PRICING AGREEMENTS

PROFESSIONAL SERVICE PRICING AGREEMENTS

This section includes BIG information on:

  • Written Pricing Agreements
  • Forms of Pricing Contracts
  • Daily Rates
  • Time & Materials
  • Cost Reimbursement Contracts
  • Retainers

The cornerstone of a good relationship with your clients is a solid pricing agreement.  The pricing detail serves as an advisable, absolute legal protection, representing in black and white the meeting of minds between parties.  The practical value of the pricing agreement depends on the quality of the relationship between you and your client.  The pricing detail becomes a tool normally considered the contract that both parties can use for mutual benefit.

FORMAL PRICING

The pricing detail can take the form of a simple letter of agreement, or it can be a formal contract with clauses, sub-classes, and all the legal trappings. A verbal agreement is usually a legally binding contract, but it is hard to enforce and suffers from the characteristics of the human memory.  You can always take a written agreement out and look at it, but when two or more people are trying to remember what was verbally discussed weeks or months ago the result is nearly always conflict and confusion.

For most projects a simple letter of agreement is sufficient.  It outlines the project, sets the milestones and deadlines, and sets up a scale for paying the professional service firm. Written agreements can also deal with matters such as support the professional service will receive on the job, performance expectations, handling unexpected problems, and any other items that seem important.  A letter of agreement is actually a contract and is legally binding.

Whether you use a letter of agreement or a formal contract, there are a number of standard arrangements, which are listed and discussed below. You want to choose the kind of arrangement that is appropriate to the project and the client. When you begin work with a clear understanding of responsibilities and financial arrangements, you will find that the job is done more smoothly and will almost always end with both parties feeling satisfied.

FORMS OF PRICING CONTRACTS

The relationship between you and your client can take a number of forms:

  • Fixed-price contracts
  • Daily rate
  • Time and materials
  • Cost reimbursement
  • Retainer

Each type of contract may be useful at one time or another, depending on the situation and the demands of a particular project.

FIXED-PRICED CONTRACTS

The fixed-price contract is very simple. After ascertaining the client’s precise needs, you state that you can perform the services required for a flat dollar amount of your estimation.  Once the fixed price is accepted and a contract is drawn, you are then bound to deliver the services for that amount. If you handle the work efficiently and the services cost you less than you estimated, then you make more profit than expected. If your expenses are higher than estimated, you lose some profit.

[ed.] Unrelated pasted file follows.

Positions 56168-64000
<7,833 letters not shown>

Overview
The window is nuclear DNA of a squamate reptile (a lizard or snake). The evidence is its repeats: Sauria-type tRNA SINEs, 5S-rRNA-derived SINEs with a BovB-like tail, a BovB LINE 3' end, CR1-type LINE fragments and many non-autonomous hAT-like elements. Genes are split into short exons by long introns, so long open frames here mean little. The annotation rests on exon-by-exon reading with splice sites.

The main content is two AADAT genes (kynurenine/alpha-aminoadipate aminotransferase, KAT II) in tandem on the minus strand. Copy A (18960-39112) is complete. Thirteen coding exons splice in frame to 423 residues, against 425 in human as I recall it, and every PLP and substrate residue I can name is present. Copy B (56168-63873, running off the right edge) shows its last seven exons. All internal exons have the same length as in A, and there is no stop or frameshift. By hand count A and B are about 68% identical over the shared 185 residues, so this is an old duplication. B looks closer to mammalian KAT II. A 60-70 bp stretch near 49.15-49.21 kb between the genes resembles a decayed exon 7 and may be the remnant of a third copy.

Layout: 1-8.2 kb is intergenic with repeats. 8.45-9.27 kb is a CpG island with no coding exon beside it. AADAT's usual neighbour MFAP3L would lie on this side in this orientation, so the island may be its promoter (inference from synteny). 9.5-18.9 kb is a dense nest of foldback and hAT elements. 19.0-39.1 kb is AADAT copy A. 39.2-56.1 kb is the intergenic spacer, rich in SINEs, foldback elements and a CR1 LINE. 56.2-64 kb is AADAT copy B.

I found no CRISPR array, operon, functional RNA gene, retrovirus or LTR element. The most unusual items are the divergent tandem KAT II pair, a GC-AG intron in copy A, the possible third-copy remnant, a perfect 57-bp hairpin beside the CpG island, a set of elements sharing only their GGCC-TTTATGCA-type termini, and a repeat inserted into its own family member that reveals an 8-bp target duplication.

Payment is linked to your performance.  At the conclusion of the work, if the contract has not been fulfilled by the professional service firm, not only could the final payment be withheld, but also the progress payment amounts might have to be returned.  Clients run little or no risk with a fixed-price contract.  The professional assumes nearly all the risk.  But, the reason for the fixed-price contract is that it usually results more profitably than other types of contracts.

Various Types of Fixed-Price Contracts.

a.) The firm fixed-price contract

b.) The escalating fixed-price contract

c.) The incentive fixed-price contract

d.) The performance fixed-price contract

e.) The fixed-price contract with re-determination

f.) The fixed-fee, plus expenses

  • Firm Fixed-Price Contract – This contract offers a firm, fixed-price for specified work and is not subject to change except when the scope or character of the work is changed. All risk is with the professional service firm, whose opportunity for monetary profit is greatest for this risk.
  • Escalating Fixed-Price Contract – This agreement is similar to the firm fixed-price contract except that it has provisions for upward or downward adjustments of the fee on the basis of predetermined contingencies, such as the cost of living index.
  • Incentive Fixed-Price Contract – This contract has an “adjustment formula” designed to reward the professional for additional efficiency and penalize inefficiency.  If the professional service firm is below the ceiling price, the firm gets the extra profit. lf the outside professional exceeds the ceiling price, the costs are divided according to a predetermined schedule. Both parties might agree that additional expenses are to be borne by the client at a rate of 75 percent and by the firm at a rate of 25 percent, reducing the professional service firm’s profit by one-fourth.
  • Performance Fixed-Price Contract – This contract is the same as a firm fixed-price contract except that it compensates the professional service firm for special performance. Consequently you might get a bonus for bringing the contract in early or as a result of some other special achievement.
  • Fixed-Price Contract with Re-determination – The same as a firm fixed-price contract, this contract has a provision that allows both the outside firm and the client to re-determine or reset the price after the contract has been signed. This contract is best used when the nature of the task is so vague, so uncertain, or so unknown that an accurate estimate cannot be made. At the time the contract is signed, both parties agree on a point in time for re-determination on the basis of their experience with actual costs and expenses. By agreement the parties determine whether the change in price will affect prior work, future work, or both.
  • This kind of contract is usually in the interest of the professional service firm who is working on some blind or unknown task for which the costs may be much higher than anyone would have conceived. Yet the re-determination may be downward, too. lf actual costs are a great deal less than anticipated, this contract may be to the advantage of the client.